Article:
I understand how soaps lower the surface tension of water but I don't know what the purpose of this is. How does this help with cleaning, removing stains etc?


1 Answer 1


The lowering of surface tension is a side effect, though it does relate to the reason why we use soaps when cleaning things.

Many of the things we want to clean are not naturally soluble in water (e.g. things like vegetable oil). The structure of soaps and detergents usually consist of molecules with two parts: one is water-loving and one is oil-loving. When soaps are added to mixtures of oily things and water, they align so the oil-loving parts of the molecules surround the oil and present only a water loving surface to the bulk water. Thus the oil is made much more soluble than it would be otherwise (so it is possible to remove it from your clothes, hands or dishes despite most of the liquid being water).

In reality the situation is quite complicated but the general principles of how soaps and detergents work is captured by this basic view.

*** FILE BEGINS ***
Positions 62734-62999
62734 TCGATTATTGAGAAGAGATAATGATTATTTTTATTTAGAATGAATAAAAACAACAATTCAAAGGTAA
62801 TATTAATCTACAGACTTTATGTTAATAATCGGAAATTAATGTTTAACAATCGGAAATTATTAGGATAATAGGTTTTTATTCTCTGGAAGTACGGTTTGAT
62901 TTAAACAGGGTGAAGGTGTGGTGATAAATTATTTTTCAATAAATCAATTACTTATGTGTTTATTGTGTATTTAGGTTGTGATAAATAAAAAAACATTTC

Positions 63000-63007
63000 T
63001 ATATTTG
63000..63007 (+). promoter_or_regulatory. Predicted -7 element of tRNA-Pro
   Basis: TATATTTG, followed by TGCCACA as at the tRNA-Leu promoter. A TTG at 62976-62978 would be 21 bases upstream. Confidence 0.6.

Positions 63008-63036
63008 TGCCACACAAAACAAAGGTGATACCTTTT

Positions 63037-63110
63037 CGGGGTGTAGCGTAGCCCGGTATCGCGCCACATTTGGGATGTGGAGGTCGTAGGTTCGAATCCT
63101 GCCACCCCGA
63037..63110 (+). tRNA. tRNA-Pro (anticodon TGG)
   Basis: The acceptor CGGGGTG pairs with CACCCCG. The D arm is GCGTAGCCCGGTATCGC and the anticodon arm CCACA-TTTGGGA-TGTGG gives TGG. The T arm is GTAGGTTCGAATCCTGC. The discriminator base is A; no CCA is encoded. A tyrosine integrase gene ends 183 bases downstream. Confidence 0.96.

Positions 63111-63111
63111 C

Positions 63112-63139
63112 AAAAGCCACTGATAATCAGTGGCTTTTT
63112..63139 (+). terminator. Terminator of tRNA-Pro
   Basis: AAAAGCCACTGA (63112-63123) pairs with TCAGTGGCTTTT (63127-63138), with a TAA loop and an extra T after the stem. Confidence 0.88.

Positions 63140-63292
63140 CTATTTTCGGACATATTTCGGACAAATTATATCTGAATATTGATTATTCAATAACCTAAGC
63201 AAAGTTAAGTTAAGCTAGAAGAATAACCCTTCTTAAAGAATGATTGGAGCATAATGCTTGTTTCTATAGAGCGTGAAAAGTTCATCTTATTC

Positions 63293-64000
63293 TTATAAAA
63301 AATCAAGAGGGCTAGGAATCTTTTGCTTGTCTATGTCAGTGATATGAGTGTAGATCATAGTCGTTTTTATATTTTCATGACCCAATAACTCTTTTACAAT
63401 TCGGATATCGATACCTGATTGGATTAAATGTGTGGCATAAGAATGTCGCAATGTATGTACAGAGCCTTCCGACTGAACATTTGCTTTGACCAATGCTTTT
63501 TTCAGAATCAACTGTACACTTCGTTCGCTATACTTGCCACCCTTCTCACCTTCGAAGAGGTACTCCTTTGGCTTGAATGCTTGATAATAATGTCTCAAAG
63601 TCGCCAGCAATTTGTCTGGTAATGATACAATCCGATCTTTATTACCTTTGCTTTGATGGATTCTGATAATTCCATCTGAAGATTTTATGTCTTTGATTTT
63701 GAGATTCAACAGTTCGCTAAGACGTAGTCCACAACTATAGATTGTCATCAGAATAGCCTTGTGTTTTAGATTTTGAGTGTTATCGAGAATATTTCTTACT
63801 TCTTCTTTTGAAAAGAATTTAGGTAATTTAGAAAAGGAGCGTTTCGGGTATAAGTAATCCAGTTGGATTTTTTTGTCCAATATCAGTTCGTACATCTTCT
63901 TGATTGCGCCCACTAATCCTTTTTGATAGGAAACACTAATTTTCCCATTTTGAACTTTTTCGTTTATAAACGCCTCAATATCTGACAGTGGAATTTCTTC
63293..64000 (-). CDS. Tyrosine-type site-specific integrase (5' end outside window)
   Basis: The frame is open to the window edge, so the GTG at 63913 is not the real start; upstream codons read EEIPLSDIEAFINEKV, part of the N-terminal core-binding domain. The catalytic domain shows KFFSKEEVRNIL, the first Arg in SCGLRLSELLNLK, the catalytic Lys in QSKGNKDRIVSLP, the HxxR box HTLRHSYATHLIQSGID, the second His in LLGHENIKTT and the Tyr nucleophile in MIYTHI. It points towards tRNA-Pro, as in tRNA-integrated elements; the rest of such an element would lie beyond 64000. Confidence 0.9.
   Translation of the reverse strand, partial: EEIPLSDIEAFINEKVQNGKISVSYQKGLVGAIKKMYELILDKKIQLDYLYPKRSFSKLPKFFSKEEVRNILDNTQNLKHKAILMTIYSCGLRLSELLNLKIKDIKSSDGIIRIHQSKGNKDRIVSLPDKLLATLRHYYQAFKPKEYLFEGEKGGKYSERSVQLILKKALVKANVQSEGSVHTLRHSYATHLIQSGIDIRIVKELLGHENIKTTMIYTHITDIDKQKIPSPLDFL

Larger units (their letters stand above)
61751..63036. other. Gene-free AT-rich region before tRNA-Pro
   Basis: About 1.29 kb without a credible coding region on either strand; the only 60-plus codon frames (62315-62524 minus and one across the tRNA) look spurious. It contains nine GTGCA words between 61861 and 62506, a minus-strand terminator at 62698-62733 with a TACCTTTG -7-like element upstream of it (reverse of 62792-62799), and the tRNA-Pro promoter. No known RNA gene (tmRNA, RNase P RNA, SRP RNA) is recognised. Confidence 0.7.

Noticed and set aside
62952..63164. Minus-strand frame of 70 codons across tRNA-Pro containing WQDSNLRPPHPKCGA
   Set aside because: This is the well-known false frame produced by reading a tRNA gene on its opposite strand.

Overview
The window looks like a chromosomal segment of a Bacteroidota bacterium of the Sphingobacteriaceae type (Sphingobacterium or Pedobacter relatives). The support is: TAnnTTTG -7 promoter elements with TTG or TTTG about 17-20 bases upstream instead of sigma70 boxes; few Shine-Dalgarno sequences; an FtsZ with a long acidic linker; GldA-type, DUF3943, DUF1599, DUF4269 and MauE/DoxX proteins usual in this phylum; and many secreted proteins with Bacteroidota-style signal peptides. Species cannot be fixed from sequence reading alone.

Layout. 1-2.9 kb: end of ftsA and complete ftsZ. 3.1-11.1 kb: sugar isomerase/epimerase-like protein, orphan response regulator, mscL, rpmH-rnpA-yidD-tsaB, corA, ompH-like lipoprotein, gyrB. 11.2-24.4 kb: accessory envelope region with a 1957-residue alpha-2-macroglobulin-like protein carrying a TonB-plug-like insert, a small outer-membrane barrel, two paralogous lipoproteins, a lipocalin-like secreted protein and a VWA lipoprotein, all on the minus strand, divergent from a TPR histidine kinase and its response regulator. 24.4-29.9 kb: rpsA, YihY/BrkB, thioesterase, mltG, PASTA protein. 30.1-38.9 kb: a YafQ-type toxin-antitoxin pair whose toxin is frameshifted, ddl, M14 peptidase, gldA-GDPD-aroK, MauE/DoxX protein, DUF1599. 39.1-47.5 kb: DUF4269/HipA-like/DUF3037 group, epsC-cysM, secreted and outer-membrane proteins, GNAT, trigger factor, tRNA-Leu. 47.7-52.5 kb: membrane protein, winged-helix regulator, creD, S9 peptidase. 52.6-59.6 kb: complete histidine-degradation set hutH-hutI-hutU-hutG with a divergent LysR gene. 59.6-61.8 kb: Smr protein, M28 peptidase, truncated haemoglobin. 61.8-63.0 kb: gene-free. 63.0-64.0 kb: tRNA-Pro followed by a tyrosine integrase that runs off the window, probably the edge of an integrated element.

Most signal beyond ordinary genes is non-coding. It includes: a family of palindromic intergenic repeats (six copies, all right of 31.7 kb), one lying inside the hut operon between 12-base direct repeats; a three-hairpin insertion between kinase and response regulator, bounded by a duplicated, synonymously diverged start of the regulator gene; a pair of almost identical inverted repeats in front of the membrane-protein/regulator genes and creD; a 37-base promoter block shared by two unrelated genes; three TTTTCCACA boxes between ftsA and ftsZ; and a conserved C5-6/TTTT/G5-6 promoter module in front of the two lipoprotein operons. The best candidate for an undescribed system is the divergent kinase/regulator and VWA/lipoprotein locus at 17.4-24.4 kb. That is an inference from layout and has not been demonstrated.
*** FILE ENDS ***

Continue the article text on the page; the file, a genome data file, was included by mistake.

The effect on surface tension is related to this. The soap molecules tend to cluster at the surface of the water (to get their oil-loving ends away from the water environment). This breaks up the surface structure of water molecules that normally create strong surface tension. But this effect is basically the same effect that enables soaps to solubilise normally insoluble things in bulk water.

  • $\begingroup$ Is the formation of micelle a chemical change? $\endgroup$
    – Anton
    Mar 6, 2021 at 21:43
  • $\begingroup$ @Anton Depends what sort of chemist you are: colloid chemists might say "yes"; transition metal chemists might say "no" or possibly "what?" ;-) $\endgroup$
    – matt_black
    Mar 6, 2021 at 22:08

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